The Right to Know Law, according to Erik Arneson, who heads the state’s Office of Open Records, “flipped the presumptions” of the prior law and provided that all records were to be assumed public.

The law still contains a broad exemption for law enforcement records, but this exemption, like all of the others in the law, can be waived by a law enforcement agency if the release of records is judged to be in the public interest.

Not so for CHRIA. The provision bans the release of criminal investigation records outside of law enforcement regardless of legitimate public interest in some of those records. An official who releases records anyway could theoretically face civil or criminal sanctions.

It even bars other government agencies from performing oversight of the police. For example, in the aftermath of the G20 protests in Pittsburgh in 2009, Pittsburgh Police used CHRIA to withhold information from the City’s civilian review board, which was investigating allegations of excessive force against officers.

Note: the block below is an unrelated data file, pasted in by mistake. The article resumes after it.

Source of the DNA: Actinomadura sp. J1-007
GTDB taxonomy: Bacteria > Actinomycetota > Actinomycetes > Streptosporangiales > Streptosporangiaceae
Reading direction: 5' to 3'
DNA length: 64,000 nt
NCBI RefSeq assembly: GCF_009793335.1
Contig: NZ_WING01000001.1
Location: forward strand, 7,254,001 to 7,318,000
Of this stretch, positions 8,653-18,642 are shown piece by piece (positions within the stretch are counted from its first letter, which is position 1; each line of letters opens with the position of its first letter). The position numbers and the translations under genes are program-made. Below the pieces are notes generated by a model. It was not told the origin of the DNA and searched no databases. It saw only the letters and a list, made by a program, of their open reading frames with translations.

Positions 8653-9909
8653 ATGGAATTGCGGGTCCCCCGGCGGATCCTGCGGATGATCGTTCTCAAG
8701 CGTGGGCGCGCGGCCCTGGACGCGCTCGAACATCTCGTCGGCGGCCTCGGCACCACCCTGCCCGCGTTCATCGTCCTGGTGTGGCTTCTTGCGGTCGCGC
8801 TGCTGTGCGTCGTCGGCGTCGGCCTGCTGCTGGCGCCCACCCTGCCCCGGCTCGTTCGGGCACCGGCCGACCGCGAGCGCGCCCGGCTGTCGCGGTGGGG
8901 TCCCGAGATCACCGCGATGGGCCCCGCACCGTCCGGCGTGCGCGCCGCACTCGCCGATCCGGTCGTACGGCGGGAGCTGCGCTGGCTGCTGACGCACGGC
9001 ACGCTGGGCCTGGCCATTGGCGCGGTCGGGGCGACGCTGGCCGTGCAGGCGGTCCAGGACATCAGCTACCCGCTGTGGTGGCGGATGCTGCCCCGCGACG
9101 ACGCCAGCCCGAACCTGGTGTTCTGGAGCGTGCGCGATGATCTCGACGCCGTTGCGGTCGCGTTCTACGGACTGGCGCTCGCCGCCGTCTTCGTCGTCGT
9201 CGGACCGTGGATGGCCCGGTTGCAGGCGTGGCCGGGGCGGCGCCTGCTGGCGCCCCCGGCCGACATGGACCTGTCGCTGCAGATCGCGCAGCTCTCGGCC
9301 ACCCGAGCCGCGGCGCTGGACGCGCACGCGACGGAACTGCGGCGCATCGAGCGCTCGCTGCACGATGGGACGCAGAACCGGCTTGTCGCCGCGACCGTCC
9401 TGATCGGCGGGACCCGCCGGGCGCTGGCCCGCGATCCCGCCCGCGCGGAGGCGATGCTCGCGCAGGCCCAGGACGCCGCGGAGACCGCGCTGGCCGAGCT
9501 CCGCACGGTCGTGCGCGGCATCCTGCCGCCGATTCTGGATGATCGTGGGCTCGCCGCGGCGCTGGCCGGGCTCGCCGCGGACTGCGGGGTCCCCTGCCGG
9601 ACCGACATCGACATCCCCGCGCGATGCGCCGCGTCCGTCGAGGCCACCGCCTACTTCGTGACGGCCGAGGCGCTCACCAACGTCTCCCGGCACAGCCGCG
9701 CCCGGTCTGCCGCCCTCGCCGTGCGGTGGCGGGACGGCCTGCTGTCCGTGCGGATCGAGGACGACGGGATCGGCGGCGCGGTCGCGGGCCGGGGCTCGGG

This across-the-board ban on any release of investigative records is almost completely unique in the United States. In 1985, privacy attorney Robert R. Belair found that most states protected investigative information only through their public records laws.

“Most frequently,” Belair wrote in Intelligence and Investigative Records, “states have made exceptions to their public records laws, authorizing the withholding of… investigative data.”

Those laws, including the federal Freedom of Information Act, usually contain provisions requiring the release of investigative records when no harm to the government operations or to someone’s privacy would result from that release.